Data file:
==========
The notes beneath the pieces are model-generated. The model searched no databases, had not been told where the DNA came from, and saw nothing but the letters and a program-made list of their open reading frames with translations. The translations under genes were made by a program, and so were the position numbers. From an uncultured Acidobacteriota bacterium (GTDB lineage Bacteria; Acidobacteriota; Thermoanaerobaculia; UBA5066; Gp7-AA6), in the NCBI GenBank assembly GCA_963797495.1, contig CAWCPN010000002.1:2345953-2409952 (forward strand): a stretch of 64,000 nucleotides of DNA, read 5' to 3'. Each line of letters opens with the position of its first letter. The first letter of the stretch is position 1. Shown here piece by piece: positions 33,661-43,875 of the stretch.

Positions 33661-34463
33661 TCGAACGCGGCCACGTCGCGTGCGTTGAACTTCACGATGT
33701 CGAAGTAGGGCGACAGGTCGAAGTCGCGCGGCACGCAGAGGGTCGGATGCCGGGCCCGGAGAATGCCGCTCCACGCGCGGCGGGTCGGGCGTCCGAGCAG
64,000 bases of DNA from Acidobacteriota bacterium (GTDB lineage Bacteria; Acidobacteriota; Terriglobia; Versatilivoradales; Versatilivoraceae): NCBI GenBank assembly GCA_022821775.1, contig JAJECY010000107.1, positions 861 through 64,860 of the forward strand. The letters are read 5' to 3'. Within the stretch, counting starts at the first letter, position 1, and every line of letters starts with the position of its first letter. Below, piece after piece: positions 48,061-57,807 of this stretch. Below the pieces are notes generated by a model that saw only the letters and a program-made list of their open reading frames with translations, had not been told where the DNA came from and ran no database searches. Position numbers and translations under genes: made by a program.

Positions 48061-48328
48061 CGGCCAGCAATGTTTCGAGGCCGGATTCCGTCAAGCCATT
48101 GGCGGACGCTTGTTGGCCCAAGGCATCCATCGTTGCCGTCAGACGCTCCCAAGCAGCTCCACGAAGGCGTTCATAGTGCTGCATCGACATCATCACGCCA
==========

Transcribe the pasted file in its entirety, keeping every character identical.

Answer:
The notes beneath the pieces are model-generated. The model searched no databases, had not been told where the DNA came from, and saw nothing but the letters and a program-made list of their open reading frames with translations. The translations under genes were made by a program, and so were the position numbers. From an uncultured Acidobacteriota bacterium (GTDB lineage Bacteria; Acidobacteriota; Thermoanaerobaculia; UBA5066; Gp7-AA6), in the NCBI GenBank assembly GCA_963797495.1, contig CAWCPN010000002.1:2345953-2409952 (forward strand): a stretch of 64,000 nucleotides of DNA, read 5' to 3'. Each line of letters opens with the position of its first letter. The first letter of the stretch is position 1. Shown here piece by piece: positions 33,661-43,875 of the stretch.

Positions 33661-34463
33661 TCGAACGCGGCCACGTCGCGTGCGTTGAACTTCACGATGT
33701 CGAAGTAGGGCGACAGGTCGAAGTCGCGCGGCACGCAGAGGGTCGGATGCCGGGCCCGGAGAATGCCGCTCCACGCGCGGCGGGTCGGGCGTCCGAGCAG
64,000 bases of DNA from Acidobacteriota bacterium (GTDB lineage Bacteria; Acidobacteriota; Terriglobia; Versatilivoradales; Versatilivoraceae): NCBI GenBank assembly GCA_022821775.1, contig JAJECY010000107.1, positions 861 through 64,860 of the forward strand. The letters are read 5' to 3'. Within the stretch, counting starts at the first letter, position 1, and every line of letters starts with the position of its first letter. Below, piece after piece: positions 48,061-57,807 of this stretch. Below the pieces are notes generated by a model that saw only the letters and a program-made list of their open reading frames with translations, had not been told where the DNA came from and ran no database searches. Position numbers and translations under genes: made by a program.

Positions 48061-48328
48061 CGGCCAGCAATGTTTCGAGGCCGGATTCCGTCAAGCCATT
48101 GGCGGACGCTTGTTGGCCCAAGGCATCCATCGTTGCCGTCAGACGCTCCCAAGCAGCTCCACGAAGGCGTTCATAGTGCTGCATCGACATCATCACGCCA